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About the Editor
Russel Kinnel is director of manager research for Morningstar, Inc. and editor of Morningstar FundInvestor, a monthly print newsletter for individual investors. He also writes the Fund Spy column for, the company's investment Web site.

Since joining the company in 1994, Kinnel has covered the Fidelity, Janus, T. Rowe Price, and Vanguard mutual fund families. He helped develop the new Morningstar Rating for funds and the new Morningstar Style Box methodology. He also is co-author of the company's first book, The Morningstar Guide to Mutual Funds: 5-Star Strategies for Success, which was published in January 2003.

Feb 24, 2018
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About Russel Russ' Photo
Russel Kinnel,
Director of Manager Research and Editor, Morningstar FundInvestor
Russel Kinnel is director of manager research for Morningstar, Inc. and editor of Morningstar FundInvestor, a monthly print newsletter for individual investors.
Featured Posts
Taking Stock After a Correction
It's officially a correction. Stocks have fallen 10% from their highs, though if the decline stops there it's really just a market blip. It's not easy to say exactly what the causes are, but certainly signs of rising inflation and expectations that the Fed will keep raising interest rates has had something to do with it.

I thought I'd take a look at year-to-date returns in the Morningstar 500 to get a handle on areas of strength and weakness in the markets. Of course, I wouldn't read anything about a manager's skill based on a few weeks of returns, but this does give some insight as to what's going on in the markets. All the returns quoted below are through Thursday, Feb. 8.

Hardest hit are real-estate funds. That makes sense as REITs are yield plays and therefore pretty sensitive to changes in interest rates. Vanguard REIT Index VGSLX is off 12.8%, and T. Rowe Price Real Estate TRREX is down 12.4%.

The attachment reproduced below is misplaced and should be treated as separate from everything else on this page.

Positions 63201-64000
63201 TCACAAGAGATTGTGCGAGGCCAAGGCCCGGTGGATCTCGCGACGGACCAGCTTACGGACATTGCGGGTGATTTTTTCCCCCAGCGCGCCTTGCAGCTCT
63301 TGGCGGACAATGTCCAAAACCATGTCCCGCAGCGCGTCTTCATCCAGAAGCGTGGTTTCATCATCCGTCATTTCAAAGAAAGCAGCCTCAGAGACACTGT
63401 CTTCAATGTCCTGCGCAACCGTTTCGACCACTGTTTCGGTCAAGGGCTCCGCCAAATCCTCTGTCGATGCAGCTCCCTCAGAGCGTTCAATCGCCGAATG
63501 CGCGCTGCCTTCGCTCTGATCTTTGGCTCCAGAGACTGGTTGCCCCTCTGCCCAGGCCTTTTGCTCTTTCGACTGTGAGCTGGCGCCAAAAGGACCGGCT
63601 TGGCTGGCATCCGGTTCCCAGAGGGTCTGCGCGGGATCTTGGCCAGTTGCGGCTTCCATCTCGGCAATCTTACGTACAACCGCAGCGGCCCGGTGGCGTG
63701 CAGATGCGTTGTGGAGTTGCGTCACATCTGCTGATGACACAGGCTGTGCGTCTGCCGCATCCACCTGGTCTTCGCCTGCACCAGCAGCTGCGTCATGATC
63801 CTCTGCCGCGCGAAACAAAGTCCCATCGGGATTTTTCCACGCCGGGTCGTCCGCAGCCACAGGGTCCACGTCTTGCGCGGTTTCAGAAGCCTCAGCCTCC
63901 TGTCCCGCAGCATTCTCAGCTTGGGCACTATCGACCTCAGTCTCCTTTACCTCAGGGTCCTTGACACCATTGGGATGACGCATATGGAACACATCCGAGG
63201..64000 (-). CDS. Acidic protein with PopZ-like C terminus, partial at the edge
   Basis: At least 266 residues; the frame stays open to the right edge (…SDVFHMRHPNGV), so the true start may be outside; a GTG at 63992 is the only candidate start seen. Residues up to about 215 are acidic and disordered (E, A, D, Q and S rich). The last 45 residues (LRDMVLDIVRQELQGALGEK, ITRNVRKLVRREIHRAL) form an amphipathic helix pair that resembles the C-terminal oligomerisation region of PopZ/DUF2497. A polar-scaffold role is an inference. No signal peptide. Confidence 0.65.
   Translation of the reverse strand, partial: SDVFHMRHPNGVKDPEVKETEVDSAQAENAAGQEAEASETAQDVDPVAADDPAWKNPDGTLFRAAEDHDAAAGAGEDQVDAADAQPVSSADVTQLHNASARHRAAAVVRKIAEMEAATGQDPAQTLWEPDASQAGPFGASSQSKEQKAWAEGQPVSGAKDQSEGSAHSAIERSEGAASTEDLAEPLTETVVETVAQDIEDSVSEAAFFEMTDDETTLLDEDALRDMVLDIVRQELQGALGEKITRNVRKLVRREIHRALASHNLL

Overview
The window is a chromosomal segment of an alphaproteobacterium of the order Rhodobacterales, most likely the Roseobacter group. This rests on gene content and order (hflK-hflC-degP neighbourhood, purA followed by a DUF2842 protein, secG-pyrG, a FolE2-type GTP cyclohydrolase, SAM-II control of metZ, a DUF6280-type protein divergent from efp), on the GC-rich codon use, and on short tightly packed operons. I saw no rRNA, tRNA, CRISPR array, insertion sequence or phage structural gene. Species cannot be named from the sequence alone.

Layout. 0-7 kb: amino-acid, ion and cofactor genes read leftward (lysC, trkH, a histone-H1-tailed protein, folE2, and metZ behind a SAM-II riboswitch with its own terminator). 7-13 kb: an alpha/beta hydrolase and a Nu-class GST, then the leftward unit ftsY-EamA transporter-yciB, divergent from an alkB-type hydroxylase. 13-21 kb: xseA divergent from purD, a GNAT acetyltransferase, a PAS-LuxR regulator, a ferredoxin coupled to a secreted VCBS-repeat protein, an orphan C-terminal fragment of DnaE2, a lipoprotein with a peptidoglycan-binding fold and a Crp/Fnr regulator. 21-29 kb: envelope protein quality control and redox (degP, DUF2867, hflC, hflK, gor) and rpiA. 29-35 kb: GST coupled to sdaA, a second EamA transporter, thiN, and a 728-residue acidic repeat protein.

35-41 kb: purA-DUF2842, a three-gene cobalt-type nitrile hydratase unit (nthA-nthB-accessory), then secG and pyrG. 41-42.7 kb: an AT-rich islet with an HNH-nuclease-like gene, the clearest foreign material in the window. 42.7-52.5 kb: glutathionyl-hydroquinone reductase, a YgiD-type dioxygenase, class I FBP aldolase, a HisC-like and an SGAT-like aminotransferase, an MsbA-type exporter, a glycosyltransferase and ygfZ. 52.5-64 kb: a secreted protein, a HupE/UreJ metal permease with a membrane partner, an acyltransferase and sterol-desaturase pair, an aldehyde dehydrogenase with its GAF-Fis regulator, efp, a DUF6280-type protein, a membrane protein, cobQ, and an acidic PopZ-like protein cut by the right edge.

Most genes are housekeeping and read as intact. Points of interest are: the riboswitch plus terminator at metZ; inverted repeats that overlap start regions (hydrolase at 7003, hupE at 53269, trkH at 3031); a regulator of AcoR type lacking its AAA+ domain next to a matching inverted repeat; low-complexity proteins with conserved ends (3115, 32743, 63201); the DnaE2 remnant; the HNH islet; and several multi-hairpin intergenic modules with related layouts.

Utilities are sensitive to interest rates for the same reason, so no surprise that Franklin Utilities FKUTX is down 9.7%. Natural resources are also under pressure. Fidelity Select Energy FSENX is down 9.4%, and Vanguard Precious Metals and Mining VGPMX is down 9.1%.

Long bonds are, of course, the spot in the bond market that most often gets hurt by rising rates, and you can see that in the 6.2% loss of Vanguard Long-Term Treasury VUSTX.  The losses for intermediate-term bond funds are more muted, however. Vanguard Total Bond Market Index VBTLX is down 1.8%, and PIMCO Total Return PTTRX is down 1.5%.

Much like last year, small value is the worst spot in the Morningstar Style Box. Janus Henderson Small Cap Value JSCVX is off 6.3%, and Harbor Small Cap Value HASCX is down 5.8%.

So what's done well? Large growth and funds with foreign currency are near the top. Morgan Stanley Institutional Growth MSEGX is up 2.9%, and mid-growth stalwart Primecap Odyssey Aggressive Growth POAGX is up 1.0%.

PIMCO Emerging Local Bond PELBX is up 2.7%, T. Rowe Price International Bond RPIBX is up 2.2%, and PIMCO Foreign Bond (Unhedged) PFBDX is up 1.9%.

Bank-loan funds are doing well because bank loans adjust their interest rates with the markets. Eaton Vance Floating Rate EVBLX and Fidelity Floating Rate High Income FFRHX are both up about 0.8%.

The falling dollar has also helped foreign-equity funds to lose less than their U.S. peers. Oakmark International OAKIX is down 0.4%, and Vanguard Emerging Markets Index VEMAX is down 0.4%.

One Fund Got Crushed
It isn't in the Morningstar 500, but LJM Preservation and Growth LJMIX has jaws dropping in the fund industry with a massive decline this week. The fund has fallen 81% because it was aggressively shorting volatility. The firm hasn't commented since the decline, so we don't know exactly what happened, but it appears to have been a big short position followed by a margin call that crushed the fund.

In short, it appears LJM was picking up quarters on train tracks. That is, it was taking very big risks just for a small boost in income.

Also worrisome is that it was a day late in posting its closing net asset value from Monday and Tuesday's close.

I suppose an additional lesson is that there's a big risk in reading too much into an instrument with a short history, as VIX has only been around about a decade.


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